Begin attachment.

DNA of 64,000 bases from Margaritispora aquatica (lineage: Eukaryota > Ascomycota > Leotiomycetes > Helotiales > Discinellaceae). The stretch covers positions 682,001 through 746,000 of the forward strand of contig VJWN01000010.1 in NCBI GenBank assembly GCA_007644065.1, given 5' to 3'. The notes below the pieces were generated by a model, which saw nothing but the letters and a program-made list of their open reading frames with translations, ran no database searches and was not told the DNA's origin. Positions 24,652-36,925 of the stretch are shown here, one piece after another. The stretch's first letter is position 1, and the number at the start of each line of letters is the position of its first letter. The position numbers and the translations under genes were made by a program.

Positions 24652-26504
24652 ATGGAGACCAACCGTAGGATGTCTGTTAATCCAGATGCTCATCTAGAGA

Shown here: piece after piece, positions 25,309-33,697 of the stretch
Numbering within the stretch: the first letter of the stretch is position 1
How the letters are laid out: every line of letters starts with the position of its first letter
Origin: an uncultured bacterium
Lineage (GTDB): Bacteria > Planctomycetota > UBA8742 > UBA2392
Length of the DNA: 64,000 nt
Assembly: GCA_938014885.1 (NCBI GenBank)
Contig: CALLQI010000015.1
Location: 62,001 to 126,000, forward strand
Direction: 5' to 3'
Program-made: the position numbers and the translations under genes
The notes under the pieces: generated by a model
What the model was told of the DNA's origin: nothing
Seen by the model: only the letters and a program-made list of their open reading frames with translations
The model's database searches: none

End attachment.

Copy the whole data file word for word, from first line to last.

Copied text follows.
DNA of 64,000 bases from Margaritispora aquatica (lineage: Eukaryota > Ascomycota > Leotiomycetes > Helotiales > Discinellaceae). The stretch covers positions 682,001 through 746,000 of the forward strand of contig VJWN01000010.1 in NCBI GenBank assembly GCA_007644065.1, given 5' to 3'. The notes below the pieces were generated by a model, which saw nothing but the letters and a program-made list of their open reading frames with translations, ran no database searches and was not told the DNA's origin. Positions 24,652-36,925 of the stretch are shown here, one piece after another. The stretch's first letter is position 1, and the number at the start of each line of letters is the position of its first letter. The position numbers and the translations under genes were made by a program.

Positions 24652-26504
24652 ATGGAGACCAACCGTAGGATGTCTGTTAATCCAGATGCTCATCTAGAGA

Shown here: piece after piece, positions 25,309-33,697 of the stretch
Numbering within the stretch: the first letter of the stretch is position 1
How the letters are laid out: every line of letters starts with the position of its first letter
Origin: an uncultured bacterium
Lineage (GTDB): Bacteria > Planctomycetota > UBA8742 > UBA2392
Length of the DNA: 64,000 nt
Assembly: GCA_938014885.1 (NCBI GenBank)
Contig: CALLQI010000015.1
Location: 62,001 to 126,000, forward strand
Direction: 5' to 3'
Program-made: the position numbers and the translations under genes
The notes under the pieces: generated by a model
What the model was told of the DNA's origin: nothing
Seen by the model: only the letters and a program-made list of their open reading frames with translations
The model's database searches: none